Heralded as one of Buffalo's biggest bands, The Albrights brought a grunge-inspired sound with blocky, chunky guitar riffs, poetic lyrics, driving rhythm section that swelled as the crowd grew thick around us. Enough pop with catchy hooks but enough rock to make you feel good about the can of beer in your hand, The Albrights didn't disappoint (read: they're coming to Erie in January).
Maybe it's the familiarity. Maybe we're a bit proud of our city, the talent coming from our own backyard. Maybe it's something else entirely. Regardless, Falling Hollywood headlined and stole the show. Reeling out favorites, like "Sand Dollar Sky" and "Sell You Short," to deeper cuts, like "Brown Hat," Falling Hollywood did Erie – and us – proud (read: they're the ones opening for The Albrights come January).
But as all good things often do, our night came to an end – well, not after a trip to a few more spots and a late-night round of steak sandwiches. So we turned in – hearts, ears, minds, and bellies full, ready to greet the morning when we'd take I-90 southbound back to Erie with all the things we could bring back: the sense that a city cares about itself, is working to reinvent its image, is investing in its arts and culture, and wants to shake off the Rust and emerge anew...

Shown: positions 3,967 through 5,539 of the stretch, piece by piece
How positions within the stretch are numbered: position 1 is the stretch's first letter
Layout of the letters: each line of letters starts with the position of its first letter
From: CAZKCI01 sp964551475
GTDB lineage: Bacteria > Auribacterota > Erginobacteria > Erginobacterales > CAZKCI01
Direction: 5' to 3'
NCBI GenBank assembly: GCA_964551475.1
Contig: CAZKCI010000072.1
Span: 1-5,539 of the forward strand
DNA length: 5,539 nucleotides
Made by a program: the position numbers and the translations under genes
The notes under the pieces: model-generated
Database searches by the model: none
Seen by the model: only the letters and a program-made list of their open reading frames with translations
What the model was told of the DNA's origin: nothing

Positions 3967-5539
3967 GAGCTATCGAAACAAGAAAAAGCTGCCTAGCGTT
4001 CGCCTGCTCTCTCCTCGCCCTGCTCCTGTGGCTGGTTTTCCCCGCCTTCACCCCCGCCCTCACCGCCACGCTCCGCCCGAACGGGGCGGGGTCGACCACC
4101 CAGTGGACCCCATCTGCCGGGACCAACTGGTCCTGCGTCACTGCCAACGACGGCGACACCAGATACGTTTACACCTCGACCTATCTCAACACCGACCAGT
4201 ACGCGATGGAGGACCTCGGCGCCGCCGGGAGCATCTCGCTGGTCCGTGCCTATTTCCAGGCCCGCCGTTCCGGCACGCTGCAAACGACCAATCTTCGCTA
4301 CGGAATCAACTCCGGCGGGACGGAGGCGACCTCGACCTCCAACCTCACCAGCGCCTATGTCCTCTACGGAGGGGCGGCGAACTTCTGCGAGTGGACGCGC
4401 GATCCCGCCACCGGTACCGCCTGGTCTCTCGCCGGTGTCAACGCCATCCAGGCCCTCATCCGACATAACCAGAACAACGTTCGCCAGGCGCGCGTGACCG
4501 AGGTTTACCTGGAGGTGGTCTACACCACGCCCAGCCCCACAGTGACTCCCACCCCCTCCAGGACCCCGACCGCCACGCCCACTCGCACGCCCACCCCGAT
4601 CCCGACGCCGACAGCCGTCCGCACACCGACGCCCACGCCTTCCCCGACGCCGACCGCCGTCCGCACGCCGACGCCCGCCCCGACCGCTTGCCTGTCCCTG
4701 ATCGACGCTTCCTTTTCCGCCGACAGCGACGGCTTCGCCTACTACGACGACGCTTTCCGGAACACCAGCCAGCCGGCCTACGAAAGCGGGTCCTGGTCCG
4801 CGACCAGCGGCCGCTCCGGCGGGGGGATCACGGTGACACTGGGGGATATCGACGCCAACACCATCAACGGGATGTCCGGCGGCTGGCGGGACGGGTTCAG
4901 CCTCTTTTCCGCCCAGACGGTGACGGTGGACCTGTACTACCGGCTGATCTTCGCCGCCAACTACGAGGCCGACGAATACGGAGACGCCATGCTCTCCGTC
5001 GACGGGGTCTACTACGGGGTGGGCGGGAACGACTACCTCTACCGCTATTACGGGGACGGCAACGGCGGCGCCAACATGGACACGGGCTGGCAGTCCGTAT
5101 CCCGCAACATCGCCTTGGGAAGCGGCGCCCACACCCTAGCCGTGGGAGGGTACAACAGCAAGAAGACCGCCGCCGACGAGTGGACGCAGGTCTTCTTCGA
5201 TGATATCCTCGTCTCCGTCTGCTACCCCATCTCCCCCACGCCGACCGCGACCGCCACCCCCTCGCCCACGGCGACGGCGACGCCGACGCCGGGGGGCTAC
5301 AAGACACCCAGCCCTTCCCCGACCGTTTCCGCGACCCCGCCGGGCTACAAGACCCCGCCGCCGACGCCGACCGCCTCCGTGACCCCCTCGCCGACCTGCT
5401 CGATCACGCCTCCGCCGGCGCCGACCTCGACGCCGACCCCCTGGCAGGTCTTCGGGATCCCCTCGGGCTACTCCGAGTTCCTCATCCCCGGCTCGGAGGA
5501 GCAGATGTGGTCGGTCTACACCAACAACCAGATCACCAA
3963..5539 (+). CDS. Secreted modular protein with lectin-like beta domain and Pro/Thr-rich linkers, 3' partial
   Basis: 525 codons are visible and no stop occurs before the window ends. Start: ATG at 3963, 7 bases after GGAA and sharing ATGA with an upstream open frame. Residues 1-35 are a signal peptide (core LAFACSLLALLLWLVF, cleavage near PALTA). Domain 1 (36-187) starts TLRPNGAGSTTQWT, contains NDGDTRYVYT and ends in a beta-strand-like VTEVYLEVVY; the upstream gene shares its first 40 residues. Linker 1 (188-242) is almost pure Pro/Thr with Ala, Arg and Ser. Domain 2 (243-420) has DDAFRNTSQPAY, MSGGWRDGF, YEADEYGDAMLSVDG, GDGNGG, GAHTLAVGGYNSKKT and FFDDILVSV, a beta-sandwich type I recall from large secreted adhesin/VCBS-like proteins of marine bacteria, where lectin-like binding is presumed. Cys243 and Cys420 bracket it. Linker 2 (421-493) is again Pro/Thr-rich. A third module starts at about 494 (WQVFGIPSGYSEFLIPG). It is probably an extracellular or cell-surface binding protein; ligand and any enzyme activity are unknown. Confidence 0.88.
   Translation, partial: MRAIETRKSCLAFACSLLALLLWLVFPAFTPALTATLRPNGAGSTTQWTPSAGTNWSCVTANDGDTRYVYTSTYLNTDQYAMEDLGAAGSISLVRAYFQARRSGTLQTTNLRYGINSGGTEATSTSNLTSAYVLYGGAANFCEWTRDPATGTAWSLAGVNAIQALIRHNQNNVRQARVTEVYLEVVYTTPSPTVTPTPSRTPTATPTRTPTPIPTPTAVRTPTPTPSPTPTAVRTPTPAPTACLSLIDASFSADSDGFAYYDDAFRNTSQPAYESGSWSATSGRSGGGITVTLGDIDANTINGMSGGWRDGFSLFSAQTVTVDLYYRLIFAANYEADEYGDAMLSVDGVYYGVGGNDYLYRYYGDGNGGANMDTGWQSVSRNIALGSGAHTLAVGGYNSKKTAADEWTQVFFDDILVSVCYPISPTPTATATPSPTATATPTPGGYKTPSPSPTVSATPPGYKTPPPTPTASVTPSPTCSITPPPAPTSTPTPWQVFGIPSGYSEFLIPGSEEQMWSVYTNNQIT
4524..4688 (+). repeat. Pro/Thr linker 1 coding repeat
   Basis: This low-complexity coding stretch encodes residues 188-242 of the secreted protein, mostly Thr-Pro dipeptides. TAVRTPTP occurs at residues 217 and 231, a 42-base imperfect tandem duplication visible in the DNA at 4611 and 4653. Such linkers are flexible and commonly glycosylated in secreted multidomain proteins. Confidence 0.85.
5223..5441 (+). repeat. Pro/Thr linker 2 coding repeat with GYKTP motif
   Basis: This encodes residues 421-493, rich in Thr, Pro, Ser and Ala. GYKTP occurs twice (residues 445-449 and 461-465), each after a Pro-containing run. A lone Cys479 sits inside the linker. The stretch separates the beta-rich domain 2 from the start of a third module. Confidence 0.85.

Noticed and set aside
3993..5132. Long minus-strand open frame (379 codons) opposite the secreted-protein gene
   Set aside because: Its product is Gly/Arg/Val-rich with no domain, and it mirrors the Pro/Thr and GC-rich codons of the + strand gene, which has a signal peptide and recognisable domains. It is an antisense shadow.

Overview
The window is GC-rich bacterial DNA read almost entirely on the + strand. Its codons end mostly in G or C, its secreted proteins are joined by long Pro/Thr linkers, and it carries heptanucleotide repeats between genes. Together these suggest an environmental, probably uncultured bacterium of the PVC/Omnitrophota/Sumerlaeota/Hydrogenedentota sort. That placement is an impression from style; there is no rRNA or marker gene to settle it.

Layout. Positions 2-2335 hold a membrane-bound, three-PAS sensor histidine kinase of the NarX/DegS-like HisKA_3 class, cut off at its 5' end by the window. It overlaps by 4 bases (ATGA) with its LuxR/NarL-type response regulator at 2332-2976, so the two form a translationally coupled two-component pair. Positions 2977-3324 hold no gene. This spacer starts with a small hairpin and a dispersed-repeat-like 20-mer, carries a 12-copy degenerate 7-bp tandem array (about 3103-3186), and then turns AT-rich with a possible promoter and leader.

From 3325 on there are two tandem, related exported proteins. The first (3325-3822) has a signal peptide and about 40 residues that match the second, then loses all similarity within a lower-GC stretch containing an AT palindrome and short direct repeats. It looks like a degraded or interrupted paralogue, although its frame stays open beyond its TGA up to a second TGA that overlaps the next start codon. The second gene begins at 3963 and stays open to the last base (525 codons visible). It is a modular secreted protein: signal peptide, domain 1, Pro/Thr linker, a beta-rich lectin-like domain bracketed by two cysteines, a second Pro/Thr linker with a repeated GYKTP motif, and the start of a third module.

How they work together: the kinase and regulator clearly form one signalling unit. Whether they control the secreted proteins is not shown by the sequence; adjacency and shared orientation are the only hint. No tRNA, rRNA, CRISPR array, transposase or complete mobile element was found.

All things fitting and appropriate for Erie, as it decides whether to march forward like Buffalo, or sit back and do nothing at all to shake off the rusty shackles of the past. All we five can say is that we've got hope.
Ben Speggen voluntarily lives in Erie. He's also glad he had the opportunity to visit and experience Buffalo in order to lose his preconceived notions of it as just another floundering Rust Belt city. He believes he brought back something of value. And he can be contacted at bSpeggen@ErieReader.com, and you can follow him on Twitter at @ERbspeggen.